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Bag making can be very intimidating but very rewarding. Its construction, multiple layers and installation of bag hardware such as zipper, buttons, etc. frustrate many. However, there are plenty of simple bag construction that are very friendly even to the most novice seamstress.
This time, I am going to share with you how to make a soft reversible tote bag. Due to the simpleness of this bag, I recommend you to use eye catching fabric such as the ones I am using: canvas fabrics from the Rain Walk Collection by Cloud 9 Organic.
We are going to use two contrasting half yard fabrics which will yield a tote bag with a measurements of 10” x 14” x 7”, with 14” handles. There was no material wasted. I happened to have no interfacing when I was making this bag and my bag came out floppy. If you want a sturdier bag, you can add interfacing such as fusible fleece, soft and stable, etc. You can also make a mini version of this tote using two fat quarters.
First, fold both of your fabric in half so the selvedge ends meet and stack them together. Make sure that the folds are on the same side. Cut the selvedge sides 4” from the edge to create 4 pieces of 4”x18” strips.
Take one of the large sheet and fold it right sides together. Stitch the sides with ½” seam allowances to create a rectangular sleeve.
To box out the bottom part, here’s what you do:
- Take the bottom crease and one of the seam line corner and pinch them together. Make sure that the two lines (crease and seam) are lined up. This is very important.
- You will get an Isosceles Triangle (a triangle with two equal sides). Iron this triangle to flatten.
- Measure 9 cm or 3.5” from the seam and draw a line at a right angle to the bottom crease.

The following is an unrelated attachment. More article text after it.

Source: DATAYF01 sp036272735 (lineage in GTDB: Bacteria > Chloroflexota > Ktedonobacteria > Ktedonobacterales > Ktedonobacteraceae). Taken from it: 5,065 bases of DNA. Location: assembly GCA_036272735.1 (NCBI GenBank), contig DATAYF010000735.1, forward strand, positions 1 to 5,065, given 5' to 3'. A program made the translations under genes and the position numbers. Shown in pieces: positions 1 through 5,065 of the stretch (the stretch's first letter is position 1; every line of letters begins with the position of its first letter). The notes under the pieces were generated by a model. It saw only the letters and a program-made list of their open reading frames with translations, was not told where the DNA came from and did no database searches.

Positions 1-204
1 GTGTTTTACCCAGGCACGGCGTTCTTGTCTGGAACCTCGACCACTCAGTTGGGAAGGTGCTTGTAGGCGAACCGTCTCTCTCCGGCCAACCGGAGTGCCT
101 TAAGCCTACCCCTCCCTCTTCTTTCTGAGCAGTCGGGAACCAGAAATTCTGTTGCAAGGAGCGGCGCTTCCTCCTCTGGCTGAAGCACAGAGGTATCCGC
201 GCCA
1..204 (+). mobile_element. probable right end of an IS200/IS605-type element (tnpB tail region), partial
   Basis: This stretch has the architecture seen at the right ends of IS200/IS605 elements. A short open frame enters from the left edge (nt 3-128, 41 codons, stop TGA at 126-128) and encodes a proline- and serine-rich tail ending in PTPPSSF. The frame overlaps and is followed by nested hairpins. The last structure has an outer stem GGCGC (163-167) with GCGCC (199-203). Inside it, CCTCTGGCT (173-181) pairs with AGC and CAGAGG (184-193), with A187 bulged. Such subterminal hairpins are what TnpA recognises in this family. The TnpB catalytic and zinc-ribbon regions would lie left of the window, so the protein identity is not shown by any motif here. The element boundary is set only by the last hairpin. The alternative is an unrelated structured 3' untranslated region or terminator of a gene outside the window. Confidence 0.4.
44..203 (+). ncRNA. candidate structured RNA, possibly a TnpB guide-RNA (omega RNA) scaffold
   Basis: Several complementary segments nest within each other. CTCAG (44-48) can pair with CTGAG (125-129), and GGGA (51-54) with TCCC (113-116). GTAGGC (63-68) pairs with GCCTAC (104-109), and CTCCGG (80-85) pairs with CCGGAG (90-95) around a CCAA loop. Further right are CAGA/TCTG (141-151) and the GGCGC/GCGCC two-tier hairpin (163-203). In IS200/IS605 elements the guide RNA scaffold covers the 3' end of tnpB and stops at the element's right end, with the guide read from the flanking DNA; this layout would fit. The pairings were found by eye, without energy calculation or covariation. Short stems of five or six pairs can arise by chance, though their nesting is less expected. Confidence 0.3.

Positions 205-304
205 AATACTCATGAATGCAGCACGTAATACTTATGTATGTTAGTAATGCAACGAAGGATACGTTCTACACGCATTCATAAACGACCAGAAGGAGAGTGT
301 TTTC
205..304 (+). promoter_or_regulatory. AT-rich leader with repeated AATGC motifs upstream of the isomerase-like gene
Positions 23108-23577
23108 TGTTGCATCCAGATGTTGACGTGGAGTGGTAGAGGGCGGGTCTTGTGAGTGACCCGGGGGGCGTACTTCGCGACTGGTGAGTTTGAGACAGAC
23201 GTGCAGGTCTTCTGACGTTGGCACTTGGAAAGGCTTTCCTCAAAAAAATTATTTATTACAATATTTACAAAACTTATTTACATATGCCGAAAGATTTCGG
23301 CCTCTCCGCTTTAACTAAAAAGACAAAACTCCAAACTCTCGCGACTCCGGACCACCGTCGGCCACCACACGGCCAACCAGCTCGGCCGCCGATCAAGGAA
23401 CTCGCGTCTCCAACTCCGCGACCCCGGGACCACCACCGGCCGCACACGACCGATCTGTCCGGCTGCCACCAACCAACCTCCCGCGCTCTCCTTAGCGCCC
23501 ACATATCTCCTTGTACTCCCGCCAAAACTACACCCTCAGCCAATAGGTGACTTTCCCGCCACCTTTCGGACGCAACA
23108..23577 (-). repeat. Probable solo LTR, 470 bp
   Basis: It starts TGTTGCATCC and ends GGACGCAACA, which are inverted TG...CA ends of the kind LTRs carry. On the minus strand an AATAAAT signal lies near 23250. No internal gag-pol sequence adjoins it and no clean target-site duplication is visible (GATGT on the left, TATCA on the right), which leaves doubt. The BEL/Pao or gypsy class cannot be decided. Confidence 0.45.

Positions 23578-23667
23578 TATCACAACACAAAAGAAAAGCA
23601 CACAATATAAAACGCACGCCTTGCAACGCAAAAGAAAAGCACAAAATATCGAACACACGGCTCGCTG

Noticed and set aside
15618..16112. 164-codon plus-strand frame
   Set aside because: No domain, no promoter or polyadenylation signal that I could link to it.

- Do the same to the other corner
- Top stitch on the line.
Flip the pouch right side out, and do the same for the other large sheet of fabric.
Now it’s time to make the handles.
Take one 4”x18” strip each from each pattern and put them right sides together.
Stitch both long sides with 1” seam allowances. I made the seam allowances wider than usual to give some extra body inside the handles later.
Flip the strip of fabric right side out. Press.
Top stitch both long sides with ¼” seam allowances.
Do the same with the remaining strips of fabric.
Lets go back to the pouches we made before.
Take the raw edge and fold it over 2” from the edge so you can see the fabric pattern on the fold. Do the same to the other pouch.
Put one pouch inside the other, wrong sides together. Make sure that the seams are aligned. Pin on the seams.
Note: the picture shows the pouches wrong sides together before the edges are folded.
Decide which way you want your handles to face and where you want the base, and pin them 2” deep into the pouch in between the 2 layers of pouches.
Top stitch ¼” from the edge all around the top.
Top stitch again ¼” from the first stitches all around the top.
Do another top stitch ¼” from the second stitches all around the top for extra strength.
And we’re done! Happy sewing!